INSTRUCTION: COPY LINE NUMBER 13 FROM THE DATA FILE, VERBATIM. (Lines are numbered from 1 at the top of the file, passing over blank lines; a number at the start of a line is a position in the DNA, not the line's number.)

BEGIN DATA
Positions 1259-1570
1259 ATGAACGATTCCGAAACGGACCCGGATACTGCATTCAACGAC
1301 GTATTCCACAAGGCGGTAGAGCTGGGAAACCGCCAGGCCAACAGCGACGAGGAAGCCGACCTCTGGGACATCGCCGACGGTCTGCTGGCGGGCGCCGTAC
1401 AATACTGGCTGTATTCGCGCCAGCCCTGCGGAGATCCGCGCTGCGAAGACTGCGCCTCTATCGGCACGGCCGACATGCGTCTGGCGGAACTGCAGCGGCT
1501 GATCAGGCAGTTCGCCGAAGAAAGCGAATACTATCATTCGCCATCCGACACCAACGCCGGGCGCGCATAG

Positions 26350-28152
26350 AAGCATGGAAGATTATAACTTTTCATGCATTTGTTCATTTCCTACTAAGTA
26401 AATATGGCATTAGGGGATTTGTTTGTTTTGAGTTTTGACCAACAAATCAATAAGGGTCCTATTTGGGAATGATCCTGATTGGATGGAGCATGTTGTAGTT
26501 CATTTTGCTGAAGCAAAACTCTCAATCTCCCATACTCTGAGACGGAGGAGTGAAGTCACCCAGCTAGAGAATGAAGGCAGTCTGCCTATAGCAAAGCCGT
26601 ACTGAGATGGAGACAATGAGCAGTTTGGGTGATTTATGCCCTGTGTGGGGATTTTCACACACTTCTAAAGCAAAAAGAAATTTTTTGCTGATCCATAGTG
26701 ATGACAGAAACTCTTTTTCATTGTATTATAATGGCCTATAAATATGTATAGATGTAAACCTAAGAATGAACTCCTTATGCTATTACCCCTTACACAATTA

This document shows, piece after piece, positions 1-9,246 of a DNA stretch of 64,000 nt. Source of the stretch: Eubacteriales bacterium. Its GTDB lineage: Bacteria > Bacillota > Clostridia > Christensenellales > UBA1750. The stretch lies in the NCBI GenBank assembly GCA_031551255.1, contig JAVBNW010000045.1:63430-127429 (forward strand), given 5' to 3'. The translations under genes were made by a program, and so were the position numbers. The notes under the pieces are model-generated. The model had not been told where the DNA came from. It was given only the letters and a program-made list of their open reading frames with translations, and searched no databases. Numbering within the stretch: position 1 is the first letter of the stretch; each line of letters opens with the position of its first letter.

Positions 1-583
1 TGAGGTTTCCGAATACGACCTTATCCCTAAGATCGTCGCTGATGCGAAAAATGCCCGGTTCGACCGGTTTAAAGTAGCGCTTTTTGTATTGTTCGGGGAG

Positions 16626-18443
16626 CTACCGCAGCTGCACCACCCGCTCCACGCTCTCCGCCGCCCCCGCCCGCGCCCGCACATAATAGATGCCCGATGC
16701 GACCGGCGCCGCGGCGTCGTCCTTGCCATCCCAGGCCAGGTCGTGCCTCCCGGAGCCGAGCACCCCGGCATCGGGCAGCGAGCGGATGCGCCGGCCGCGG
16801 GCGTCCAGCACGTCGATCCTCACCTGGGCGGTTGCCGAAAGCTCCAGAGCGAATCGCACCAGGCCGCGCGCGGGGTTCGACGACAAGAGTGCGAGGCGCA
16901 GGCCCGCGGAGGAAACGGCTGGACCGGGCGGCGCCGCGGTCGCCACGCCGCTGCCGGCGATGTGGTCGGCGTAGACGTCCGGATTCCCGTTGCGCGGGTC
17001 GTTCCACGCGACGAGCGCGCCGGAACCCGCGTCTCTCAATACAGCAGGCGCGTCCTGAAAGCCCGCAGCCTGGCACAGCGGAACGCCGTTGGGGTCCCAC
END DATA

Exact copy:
Positions 1-583